Obvi­ously, this puts a lit­tle snag in our plans to build a per­fect 100′ x 200′ veg­etable field (you may remem­ber this pic­ture from an ear­lier post:)
While it’s a lit­tle dis­ap­point­ing that there’s a sea­sonal stream right through the mid­dle of our per­fectly rec­tan­gu­lar 1/2 acre, this doesn’t mean we can’t grow at all. Our new plan is to put in two veg­etable beds, one on each side of the wet area. We mea­sured it out this last week, and we should be able to squeeze a 80′ x 90′ rec­tan­gle on the side clos­est to the house, and a 100′ x 50′ rec­tan­gle on the far side. We’re also plan­ning on putting in a bridge across the stream at some point so that we can get machin­ery across (most impor­tantly for till­ing). This has been my first les­son in being flex­i­ble. I’m sure it won’t be my last.

It’s March!

So, good news! Broody chicken rehab in the rab­bit hutches worked! I released the two hens back into the coop last Mon­day morn­ing and they’ve been act­ing pretty nor­mal ever since. Here they are, act­ing pretty normal.
More good news! We planted our first seeds of Spring today!! My mom and I set up a lit­tle grow light A-frame in Dave’s wood shop, which is right next to the greenhouse.

The seeds are all planted in six-cell flats or small plas­tic pots, and then placed in per­fo­rated trays for easy water­ing. They are also heated from under­neath by heat­ing trays and cov­ered by plas­tic tops so they will stay warm even though it’s still cold around here.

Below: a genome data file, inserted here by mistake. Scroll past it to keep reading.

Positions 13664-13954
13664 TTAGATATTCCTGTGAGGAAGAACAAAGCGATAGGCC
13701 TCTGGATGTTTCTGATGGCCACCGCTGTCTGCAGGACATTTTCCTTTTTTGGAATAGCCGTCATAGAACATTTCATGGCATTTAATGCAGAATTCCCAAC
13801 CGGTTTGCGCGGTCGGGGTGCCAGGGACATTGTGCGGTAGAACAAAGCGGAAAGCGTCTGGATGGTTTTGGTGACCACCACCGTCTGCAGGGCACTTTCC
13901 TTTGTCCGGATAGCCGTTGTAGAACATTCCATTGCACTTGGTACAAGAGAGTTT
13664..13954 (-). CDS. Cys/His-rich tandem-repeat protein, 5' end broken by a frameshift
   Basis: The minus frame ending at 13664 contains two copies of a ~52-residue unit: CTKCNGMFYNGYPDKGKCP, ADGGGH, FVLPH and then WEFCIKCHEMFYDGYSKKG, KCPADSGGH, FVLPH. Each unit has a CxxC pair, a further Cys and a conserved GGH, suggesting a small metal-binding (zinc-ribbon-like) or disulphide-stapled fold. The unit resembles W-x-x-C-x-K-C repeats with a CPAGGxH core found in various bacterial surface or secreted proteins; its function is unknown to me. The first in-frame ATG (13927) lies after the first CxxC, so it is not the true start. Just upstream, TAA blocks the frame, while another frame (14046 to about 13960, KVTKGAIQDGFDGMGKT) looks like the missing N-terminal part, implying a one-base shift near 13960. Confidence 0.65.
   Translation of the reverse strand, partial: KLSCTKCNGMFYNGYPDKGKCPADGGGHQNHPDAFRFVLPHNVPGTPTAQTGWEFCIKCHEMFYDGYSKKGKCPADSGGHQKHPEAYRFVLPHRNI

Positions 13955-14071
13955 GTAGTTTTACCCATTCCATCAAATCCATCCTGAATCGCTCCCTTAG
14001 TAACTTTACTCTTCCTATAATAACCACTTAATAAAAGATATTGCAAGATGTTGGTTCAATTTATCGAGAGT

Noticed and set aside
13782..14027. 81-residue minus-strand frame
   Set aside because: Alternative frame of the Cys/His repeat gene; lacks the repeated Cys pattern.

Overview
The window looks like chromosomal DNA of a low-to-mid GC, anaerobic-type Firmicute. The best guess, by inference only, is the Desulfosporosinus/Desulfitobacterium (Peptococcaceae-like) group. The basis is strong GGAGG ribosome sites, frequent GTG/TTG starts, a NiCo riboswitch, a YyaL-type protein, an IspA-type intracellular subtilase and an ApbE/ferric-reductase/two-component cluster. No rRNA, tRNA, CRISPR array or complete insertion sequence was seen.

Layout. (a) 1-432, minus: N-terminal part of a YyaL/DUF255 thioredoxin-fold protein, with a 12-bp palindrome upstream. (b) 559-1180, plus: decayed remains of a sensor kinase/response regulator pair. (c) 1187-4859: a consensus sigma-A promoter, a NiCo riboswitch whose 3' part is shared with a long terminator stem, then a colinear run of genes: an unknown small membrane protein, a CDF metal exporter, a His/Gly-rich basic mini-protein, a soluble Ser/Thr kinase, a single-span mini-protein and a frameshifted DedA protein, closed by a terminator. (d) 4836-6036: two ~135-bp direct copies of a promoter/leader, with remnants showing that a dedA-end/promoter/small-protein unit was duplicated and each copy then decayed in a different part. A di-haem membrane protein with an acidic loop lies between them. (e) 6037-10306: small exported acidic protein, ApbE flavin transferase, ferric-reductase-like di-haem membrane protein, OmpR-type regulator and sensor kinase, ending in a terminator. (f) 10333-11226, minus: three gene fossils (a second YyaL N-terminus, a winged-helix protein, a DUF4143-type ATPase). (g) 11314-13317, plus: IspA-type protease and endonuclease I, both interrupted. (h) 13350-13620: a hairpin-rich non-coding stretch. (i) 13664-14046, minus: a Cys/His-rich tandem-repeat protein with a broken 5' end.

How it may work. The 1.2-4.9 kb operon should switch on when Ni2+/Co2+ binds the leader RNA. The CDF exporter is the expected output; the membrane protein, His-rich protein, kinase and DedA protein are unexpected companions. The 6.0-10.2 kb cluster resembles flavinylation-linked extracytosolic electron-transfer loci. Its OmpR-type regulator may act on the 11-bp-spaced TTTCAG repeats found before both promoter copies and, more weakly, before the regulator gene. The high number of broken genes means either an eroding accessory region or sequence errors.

As you can see, there’s not very much going on yet, but it’s excit­ing! Today, we planted flow­ers (asters, cal­en­dula and sweet peas) as well as cilantro and pars­ley. These are the plants that require the most ger­mi­na­tion and indoor grow­ing time before being trans­planted out­side. It’s still pretty early for us to be start­ing most seedlings, espe­cially since we’re not sure when things are going to be able to go into the ground out­side yet, but next week it’s going to be time to start the leeks and by the begin­ning of April things will really be get­ting going. And thanks to a lot of rain, the crusty, dirty snow piles are start­ing to recede, so it really does feel like Spring might actu­ally be coming…
Until then, how­ever, here’s some more pic­tures of the greenhouse:
The let­tuce, swiss chard and kale is all doing great, and we’ve set up a lit­tle work­sta­tion with dirt (the mix we used today was half Happy Frog Pot­ting Soil and half peat moss) and an area for planting.